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**Closing Remarks Direct Reinforcement Learning:**

Discovers Trading Opportunities in Markets Integrates Forecasting w/ Trading Maximizes Risk-Adjusted Returns Optimizes Trading w/ Transaction Costs Direct Reinforcement Offers Advantages Over: Trading based on Forecasts (Supervised Learning) Dynamic Programming RL (Value Function Methods) Illustrations: Controlled Simulations FX Currency Trader Asset Allocation: S&P 500 vs. Cash & Global Derivatives Trading & Risk Management – May 2008

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**Global Derivatives Trading & Risk Management – May 2008**

Selected References: [1] John Moody and Lizhong Wu. Optimization of trading systems and portfolios. Decision Technologies for Financial Engineering, 1997. [2] John Moody, Lizhong Wu, Yuansong Liao, and Matthew Saffell. Performance functions and reinforcement learning for trading systems and portfolios. Journal of Forecasting, 17: , 1998. [3] Jonathan Baxter and Peter L. Bartlett. Direct gradient-based reinforcement learning: Gradient estimation algorithms [4] John Moody and Matthew Saffell. Learning to trade via direct reinforcement. IEEE Transactions on Neural Networks, 12(4): , July 2001. [5] Carl Gold. FX Trading via Recurrent Reinforcement Learning. Proceedings of IEEE CIFEr Conference, Hong Kong, 2003. [6] John Moody, Y. Liu, M. Saffell and K.J. Youn. Stochastic Direct Reinforcement: Application to Simple Games with Recurrence. In Artificial Multiagent Learning, Sean Luke et al. eds, AAAI Press, 2004. Global Derivatives Trading & Risk Management – May 2008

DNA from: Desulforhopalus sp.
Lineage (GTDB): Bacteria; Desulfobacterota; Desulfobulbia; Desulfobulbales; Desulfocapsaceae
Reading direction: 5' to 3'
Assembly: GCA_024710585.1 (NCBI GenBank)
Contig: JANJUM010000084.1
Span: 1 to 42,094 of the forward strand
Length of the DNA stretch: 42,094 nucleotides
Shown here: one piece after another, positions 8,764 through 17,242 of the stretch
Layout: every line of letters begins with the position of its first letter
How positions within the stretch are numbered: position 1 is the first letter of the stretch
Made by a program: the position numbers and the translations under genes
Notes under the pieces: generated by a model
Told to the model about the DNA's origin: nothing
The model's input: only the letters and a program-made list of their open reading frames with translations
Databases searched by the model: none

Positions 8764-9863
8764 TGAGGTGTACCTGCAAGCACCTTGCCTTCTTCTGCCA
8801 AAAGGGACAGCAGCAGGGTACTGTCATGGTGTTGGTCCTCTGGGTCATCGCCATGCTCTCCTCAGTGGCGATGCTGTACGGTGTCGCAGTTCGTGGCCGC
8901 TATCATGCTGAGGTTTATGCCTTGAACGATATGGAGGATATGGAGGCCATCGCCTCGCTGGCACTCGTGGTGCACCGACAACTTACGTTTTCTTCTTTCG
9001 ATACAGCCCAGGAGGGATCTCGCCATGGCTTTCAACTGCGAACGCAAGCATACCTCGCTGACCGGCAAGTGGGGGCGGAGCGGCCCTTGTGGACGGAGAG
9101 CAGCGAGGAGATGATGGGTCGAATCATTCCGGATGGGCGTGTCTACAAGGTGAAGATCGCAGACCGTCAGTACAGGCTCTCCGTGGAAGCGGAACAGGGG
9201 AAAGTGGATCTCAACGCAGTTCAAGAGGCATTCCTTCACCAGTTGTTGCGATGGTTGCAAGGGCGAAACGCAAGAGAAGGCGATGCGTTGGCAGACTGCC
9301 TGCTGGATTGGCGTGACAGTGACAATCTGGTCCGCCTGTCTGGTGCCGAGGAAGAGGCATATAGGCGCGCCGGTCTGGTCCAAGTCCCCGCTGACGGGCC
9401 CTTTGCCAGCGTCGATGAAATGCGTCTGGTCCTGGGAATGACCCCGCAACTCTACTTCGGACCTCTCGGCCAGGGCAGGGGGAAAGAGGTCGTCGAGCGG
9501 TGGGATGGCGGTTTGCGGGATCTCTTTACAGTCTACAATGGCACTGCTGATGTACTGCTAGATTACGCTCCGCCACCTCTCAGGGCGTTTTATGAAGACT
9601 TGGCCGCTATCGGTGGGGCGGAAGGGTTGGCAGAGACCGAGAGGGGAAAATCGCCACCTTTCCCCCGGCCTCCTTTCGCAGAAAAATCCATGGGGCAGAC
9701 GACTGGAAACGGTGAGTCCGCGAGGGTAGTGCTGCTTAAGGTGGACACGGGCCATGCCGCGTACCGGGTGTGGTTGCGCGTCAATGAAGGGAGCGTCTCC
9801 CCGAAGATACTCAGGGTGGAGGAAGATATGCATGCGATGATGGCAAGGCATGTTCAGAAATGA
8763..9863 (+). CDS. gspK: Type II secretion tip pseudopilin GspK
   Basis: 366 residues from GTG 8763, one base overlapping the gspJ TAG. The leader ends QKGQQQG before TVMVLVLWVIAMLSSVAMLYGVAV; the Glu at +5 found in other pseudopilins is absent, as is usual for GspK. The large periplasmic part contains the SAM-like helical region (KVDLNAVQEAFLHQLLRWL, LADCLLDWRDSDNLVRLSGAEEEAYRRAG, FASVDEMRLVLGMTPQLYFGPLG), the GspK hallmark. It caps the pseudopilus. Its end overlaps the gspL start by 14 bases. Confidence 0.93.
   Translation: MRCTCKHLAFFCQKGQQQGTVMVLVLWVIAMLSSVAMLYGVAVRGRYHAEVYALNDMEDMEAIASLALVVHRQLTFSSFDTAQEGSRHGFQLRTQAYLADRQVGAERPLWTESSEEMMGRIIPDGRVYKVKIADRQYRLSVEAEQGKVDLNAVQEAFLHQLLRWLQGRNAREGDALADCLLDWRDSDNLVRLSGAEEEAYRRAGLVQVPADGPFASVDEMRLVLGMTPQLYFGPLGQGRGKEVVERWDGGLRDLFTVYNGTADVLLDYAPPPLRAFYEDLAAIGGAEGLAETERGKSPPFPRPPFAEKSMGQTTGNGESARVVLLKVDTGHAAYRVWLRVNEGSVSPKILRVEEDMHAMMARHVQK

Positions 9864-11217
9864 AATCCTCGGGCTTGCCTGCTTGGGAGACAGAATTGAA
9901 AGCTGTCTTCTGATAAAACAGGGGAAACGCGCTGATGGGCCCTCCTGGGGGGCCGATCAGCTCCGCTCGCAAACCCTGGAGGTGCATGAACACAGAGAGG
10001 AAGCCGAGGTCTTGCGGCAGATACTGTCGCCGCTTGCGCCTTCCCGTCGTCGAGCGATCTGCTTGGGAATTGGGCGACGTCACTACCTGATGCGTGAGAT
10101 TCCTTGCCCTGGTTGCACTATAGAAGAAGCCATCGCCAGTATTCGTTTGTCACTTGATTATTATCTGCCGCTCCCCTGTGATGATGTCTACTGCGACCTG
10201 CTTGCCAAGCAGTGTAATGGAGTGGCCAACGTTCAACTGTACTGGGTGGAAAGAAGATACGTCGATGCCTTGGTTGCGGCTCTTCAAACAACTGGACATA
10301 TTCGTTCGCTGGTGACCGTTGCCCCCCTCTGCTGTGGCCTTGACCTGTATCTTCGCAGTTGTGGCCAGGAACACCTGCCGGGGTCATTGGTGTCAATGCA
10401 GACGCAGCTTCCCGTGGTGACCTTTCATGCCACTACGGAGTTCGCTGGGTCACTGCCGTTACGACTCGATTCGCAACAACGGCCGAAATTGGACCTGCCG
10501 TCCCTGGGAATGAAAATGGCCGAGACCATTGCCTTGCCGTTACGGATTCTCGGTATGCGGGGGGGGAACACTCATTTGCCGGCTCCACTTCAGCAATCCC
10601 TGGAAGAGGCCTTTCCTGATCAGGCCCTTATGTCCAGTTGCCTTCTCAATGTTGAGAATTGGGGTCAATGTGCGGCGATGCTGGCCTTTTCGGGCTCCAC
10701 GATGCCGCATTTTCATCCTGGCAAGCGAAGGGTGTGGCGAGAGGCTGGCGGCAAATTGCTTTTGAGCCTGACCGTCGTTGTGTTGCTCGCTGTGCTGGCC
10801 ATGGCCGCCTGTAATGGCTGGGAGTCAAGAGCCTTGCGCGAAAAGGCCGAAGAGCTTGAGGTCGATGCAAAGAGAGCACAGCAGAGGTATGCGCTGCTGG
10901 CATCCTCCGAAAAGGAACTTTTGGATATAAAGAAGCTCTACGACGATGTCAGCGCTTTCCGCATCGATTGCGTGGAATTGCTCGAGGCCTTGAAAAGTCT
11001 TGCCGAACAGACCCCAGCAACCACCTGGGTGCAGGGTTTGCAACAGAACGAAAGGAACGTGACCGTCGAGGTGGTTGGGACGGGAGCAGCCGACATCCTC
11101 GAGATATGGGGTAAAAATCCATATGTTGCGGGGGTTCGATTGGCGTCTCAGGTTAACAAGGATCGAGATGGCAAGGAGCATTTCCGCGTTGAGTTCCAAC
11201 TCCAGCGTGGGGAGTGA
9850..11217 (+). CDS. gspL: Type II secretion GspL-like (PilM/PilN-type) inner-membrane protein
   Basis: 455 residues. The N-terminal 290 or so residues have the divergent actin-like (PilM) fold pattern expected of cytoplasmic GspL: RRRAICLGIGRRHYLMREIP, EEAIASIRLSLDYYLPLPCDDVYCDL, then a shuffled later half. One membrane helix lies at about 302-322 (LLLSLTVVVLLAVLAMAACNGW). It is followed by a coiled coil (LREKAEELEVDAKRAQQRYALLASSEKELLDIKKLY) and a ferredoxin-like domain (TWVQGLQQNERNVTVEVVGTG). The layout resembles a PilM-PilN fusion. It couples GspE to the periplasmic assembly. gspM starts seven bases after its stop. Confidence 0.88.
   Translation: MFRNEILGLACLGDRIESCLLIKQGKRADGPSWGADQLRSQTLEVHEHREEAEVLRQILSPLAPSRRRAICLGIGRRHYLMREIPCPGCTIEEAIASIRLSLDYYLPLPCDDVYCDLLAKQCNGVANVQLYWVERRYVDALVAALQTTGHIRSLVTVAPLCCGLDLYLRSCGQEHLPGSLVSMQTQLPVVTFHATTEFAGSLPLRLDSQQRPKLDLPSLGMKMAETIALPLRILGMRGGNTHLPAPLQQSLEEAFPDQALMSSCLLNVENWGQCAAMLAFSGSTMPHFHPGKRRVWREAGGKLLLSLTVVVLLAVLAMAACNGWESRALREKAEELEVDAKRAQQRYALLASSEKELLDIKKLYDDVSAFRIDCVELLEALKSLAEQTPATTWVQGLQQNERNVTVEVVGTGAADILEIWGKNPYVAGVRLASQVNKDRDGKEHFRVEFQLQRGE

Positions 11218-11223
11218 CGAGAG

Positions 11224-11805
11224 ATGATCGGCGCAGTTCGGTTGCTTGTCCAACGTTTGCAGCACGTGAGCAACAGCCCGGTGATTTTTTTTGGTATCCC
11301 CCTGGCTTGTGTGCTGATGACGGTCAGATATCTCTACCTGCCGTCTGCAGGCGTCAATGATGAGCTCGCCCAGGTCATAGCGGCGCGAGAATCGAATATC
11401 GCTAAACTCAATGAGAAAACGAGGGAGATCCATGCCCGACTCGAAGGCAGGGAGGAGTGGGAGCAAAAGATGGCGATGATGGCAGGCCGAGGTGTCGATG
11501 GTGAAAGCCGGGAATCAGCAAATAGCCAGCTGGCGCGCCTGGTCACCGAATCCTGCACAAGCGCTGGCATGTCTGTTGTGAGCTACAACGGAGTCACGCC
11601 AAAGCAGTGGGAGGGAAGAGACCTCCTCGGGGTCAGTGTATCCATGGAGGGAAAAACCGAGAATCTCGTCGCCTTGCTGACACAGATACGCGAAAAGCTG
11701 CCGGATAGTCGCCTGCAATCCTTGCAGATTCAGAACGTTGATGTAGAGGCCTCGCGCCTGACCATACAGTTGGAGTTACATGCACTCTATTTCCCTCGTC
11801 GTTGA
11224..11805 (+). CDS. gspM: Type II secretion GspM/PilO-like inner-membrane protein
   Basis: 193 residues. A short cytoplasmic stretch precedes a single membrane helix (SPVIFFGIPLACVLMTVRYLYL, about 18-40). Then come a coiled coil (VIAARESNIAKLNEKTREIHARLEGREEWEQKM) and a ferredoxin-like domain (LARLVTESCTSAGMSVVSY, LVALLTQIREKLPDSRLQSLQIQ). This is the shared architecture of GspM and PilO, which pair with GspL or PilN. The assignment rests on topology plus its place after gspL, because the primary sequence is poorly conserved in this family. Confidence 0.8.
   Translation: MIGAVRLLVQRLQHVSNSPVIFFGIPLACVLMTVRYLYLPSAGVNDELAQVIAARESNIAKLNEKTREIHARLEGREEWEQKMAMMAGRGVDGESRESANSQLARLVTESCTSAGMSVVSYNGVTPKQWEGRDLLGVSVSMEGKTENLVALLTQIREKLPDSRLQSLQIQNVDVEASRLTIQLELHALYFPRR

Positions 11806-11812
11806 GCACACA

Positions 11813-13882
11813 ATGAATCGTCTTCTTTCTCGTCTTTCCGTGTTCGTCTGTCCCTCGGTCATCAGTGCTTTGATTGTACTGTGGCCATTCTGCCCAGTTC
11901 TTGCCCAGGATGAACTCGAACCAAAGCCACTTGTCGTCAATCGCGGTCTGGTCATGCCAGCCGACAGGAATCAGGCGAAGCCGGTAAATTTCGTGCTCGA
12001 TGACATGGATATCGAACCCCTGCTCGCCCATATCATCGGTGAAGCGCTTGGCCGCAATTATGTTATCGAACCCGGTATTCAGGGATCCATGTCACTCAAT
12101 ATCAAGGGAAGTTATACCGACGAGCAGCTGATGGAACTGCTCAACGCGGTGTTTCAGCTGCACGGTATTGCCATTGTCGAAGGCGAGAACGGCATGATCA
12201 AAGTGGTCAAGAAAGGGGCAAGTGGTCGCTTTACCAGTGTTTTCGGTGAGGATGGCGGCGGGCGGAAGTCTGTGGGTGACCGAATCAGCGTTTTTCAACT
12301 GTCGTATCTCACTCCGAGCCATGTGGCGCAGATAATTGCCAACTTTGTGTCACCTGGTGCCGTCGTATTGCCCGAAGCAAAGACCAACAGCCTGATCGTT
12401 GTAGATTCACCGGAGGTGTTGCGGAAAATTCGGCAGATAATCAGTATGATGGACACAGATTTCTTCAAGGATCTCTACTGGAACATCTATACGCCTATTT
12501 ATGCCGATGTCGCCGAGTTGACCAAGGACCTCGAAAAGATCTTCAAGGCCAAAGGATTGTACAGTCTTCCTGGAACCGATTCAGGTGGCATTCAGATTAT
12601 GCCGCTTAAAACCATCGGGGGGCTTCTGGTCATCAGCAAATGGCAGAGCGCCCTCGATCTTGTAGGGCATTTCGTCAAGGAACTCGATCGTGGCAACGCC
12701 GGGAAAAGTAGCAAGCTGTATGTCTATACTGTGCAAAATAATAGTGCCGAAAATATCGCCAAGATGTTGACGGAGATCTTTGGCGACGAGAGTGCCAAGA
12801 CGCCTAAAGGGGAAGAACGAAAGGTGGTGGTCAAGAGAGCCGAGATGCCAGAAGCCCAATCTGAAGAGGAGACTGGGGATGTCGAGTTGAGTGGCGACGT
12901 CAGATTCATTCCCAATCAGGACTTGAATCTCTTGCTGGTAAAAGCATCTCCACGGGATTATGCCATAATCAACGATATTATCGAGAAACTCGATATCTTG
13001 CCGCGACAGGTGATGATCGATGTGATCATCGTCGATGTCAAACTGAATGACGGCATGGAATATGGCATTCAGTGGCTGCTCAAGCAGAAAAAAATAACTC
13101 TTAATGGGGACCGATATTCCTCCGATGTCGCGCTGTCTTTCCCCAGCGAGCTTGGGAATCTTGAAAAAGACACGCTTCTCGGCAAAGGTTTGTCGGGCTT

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**Global Derivatives Trading & Risk Management – May 2008**

Supplemental Slides Differential Sharpe Ratio Portfolio Optimization Stochastic Direct Reinforcement (SDR) Global Derivatives Trading & Risk Management – May 2008

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**Maximizing the Sharpe Ratio**